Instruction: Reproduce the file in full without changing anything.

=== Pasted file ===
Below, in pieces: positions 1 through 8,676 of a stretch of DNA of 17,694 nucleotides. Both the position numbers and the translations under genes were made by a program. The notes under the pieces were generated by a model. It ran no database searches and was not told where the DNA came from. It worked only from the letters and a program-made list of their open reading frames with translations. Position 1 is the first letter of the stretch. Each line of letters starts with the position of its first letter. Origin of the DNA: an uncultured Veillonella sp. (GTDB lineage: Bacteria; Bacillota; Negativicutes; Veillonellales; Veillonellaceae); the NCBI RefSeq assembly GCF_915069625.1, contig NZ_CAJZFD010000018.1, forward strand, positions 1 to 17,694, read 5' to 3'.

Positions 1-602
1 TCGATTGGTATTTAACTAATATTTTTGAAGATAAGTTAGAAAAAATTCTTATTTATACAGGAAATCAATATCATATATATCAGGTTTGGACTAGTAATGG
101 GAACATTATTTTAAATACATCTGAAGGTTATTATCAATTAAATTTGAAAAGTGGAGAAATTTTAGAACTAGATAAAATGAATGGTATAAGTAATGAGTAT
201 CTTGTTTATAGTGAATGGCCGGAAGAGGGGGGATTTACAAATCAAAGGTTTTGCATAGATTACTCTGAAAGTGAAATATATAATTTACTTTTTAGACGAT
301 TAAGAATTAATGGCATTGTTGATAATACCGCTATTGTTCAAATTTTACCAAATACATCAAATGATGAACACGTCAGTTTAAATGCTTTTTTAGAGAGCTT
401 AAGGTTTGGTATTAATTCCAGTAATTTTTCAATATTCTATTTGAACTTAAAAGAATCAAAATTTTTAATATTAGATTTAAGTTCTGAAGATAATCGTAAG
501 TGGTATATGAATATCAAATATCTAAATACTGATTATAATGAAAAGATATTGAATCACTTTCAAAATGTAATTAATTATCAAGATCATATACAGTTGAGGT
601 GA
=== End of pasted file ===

Below, in pieces: positions 1 through 8,676 of a stretch of DNA of 17,694 nucleotides. Both the position numbers and the translations under genes were made by a program. The notes under the pieces were generated by a model. It ran no database searches and was not told where the DNA came from. It worked only from the letters and a program-made list of their open reading frames with translations. Position 1 is the first letter of the stretch. Each line of letters starts with the position of its first letter. Origin of the DNA: an uncultured Veillonella sp. (GTDB lineage: Bacteria; Bacillota; Negativicutes; Veillonellales; Veillonellaceae); the NCBI RefSeq assembly GCF_915069625.1, contig NZ_CAJZFD010000018.1, forward strand, positions 1 to 17,694, read 5' to 3'.

Positions 1-602
1 TCGATTGGTATTTAACTAATATTTTTGAAGATAAGTTAGAAAAAATTCTTATTTATACAGGAAATCAATATCATATATATCAGGTTTGGACTAGTAATGG
101 GAACATTATTTTAAATACATCTGAAGGTTATTATCAATTAAATTTGAAAAGTGGAGAAATTTTAGAACTAGATAAAATGAATGGTATAAGTAATGAGTAT
201 CTTGTTTATAGTGAATGGCCGGAAGAGGGGGGATTTACAAATCAAAGGTTTTGCATAGATTACTCTGAAAGTGAAATATATAATTTACTTTTTAGACGAT
301 TAAGAATTAATGGCATTGTTGATAATACCGCTATTGTTCAAATTTTACCAAATACATCAAATGATGAACACGTCAGTTTAAATGCTTTTTTAGAGAGCTT
401 AAGGTTTGGTATTAATTCCAGTAATTTTTCAATATTCTATTTGAACTTAAAAGAATCAAAATTTTTAATATTAGATTTAAGTTCTGAAGATAATCGTAAG
501 TGGTATATGAATATCAAATATCTAAATACTGATTATAATGAAAAGATATTGAATCACTTTCAAAATGTAATTAATTATCAAGATCATATACAGTTGAGGT
601 GA